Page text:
Tuesday, March 8, 2011

awesome infographic by Caroline Tucker
(click to go large)

There exists a problem in science so complicated that decades of work have yet to solve it. Its causes and consequences make some of the toughest questions in complex analysis or astrophysics look like child’s play. And yet when we consider this problem, the conclusion is immediately obvious and simple: it should not exist.

I am talking about the fact that today, in 2011, female scientists are punished solely because they are female scientists.

In theory, this problem doesn’t exist anymore. Multiple waves of feminism should have chipped away whatever glass ceilings once capped our ivory towers. Women are receiving more PhDs than men in many fields and they are earning such a high proportion of bachelor’s degrees that we may have to rethink that name.

But in the last several weeks, some disturbing realities have resurfaced in the science media. At the end of January, Nature reported that women earn fewer scholarly awards than they should, based on the proportion of their respective fields that they represent. That same week, Science published a graph showing the number of European Research Council grants awarded to women in its last funding round – 9.4%.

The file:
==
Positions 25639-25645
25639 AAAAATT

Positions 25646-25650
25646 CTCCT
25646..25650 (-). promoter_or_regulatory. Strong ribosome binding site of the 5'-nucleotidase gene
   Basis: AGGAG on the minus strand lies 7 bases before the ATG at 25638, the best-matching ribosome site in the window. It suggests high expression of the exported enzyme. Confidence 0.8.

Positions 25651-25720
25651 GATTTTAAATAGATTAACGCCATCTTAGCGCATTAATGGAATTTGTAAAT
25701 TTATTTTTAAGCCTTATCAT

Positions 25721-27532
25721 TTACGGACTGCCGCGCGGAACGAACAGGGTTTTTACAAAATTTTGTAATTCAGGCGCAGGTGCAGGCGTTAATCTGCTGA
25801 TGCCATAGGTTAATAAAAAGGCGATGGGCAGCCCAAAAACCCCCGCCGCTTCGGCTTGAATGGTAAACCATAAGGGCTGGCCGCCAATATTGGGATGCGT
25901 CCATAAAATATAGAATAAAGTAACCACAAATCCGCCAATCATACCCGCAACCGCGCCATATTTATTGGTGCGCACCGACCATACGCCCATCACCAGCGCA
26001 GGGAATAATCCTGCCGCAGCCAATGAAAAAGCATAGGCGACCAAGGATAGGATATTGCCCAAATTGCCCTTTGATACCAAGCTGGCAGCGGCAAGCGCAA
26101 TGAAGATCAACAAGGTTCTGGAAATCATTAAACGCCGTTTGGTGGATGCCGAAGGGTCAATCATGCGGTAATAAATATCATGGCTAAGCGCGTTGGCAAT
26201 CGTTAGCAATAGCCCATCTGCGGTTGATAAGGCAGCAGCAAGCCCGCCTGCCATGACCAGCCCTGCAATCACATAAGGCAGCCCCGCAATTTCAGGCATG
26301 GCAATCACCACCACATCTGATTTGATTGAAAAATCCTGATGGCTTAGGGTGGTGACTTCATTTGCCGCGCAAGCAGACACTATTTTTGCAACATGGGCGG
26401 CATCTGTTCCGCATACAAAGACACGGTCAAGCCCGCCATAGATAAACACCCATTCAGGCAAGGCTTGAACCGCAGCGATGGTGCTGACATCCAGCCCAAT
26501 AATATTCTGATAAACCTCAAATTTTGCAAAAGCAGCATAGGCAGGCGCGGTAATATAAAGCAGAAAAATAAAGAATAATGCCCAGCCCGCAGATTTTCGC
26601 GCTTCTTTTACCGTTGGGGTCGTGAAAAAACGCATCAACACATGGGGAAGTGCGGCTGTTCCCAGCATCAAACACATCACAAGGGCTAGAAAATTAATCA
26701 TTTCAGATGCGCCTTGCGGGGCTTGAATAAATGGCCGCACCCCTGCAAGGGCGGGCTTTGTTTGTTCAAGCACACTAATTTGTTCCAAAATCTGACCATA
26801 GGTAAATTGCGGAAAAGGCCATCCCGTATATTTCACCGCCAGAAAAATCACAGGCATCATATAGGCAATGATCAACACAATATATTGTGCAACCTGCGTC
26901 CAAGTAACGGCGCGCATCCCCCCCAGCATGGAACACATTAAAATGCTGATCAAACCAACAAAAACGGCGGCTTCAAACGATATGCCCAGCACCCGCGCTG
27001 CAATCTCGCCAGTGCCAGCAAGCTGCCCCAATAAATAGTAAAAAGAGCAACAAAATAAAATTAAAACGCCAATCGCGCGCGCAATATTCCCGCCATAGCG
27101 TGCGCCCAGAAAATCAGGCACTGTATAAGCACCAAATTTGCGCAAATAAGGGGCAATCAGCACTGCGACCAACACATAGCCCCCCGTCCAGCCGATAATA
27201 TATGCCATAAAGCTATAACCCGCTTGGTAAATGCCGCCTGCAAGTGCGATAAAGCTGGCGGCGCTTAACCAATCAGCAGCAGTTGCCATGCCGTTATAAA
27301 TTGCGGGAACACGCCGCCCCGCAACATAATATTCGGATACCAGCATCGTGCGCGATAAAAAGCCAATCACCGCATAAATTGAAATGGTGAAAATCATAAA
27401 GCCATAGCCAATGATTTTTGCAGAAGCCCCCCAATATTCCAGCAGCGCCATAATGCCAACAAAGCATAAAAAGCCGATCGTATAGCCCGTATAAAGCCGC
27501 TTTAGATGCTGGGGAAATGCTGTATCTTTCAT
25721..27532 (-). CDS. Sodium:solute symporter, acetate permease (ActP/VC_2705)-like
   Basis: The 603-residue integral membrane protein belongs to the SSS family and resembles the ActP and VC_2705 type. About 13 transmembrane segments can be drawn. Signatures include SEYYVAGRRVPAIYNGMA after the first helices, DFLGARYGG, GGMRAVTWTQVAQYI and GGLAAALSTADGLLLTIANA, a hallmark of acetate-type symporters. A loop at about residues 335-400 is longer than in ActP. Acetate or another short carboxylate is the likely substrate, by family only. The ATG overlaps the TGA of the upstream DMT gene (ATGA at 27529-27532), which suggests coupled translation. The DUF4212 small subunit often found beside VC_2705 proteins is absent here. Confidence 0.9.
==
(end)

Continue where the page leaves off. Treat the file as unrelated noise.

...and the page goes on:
Stats like these are nothing new; they pop up all the time. What is new, however, is the article that followed in Proceedings of the National Academy of Sciences a few days later. It turns out that there is no longer much evidence for overt discrimination against women applying for jobs or grants in quantitative fields. Instead, disparities in available resources are causing many of the differences between women and men’s scientific careers.

Yes, there are discrepancies in publication acceptance rates and grants, but the authors attribute these to factors like women occupying more positions at teaching-intensive schools rather than research institutions. When they compared men and women with similar resources, the biases disappeared, or in some cases, favoured women. (If you don’t want to read the whole article, there’s a nice summary of it here.)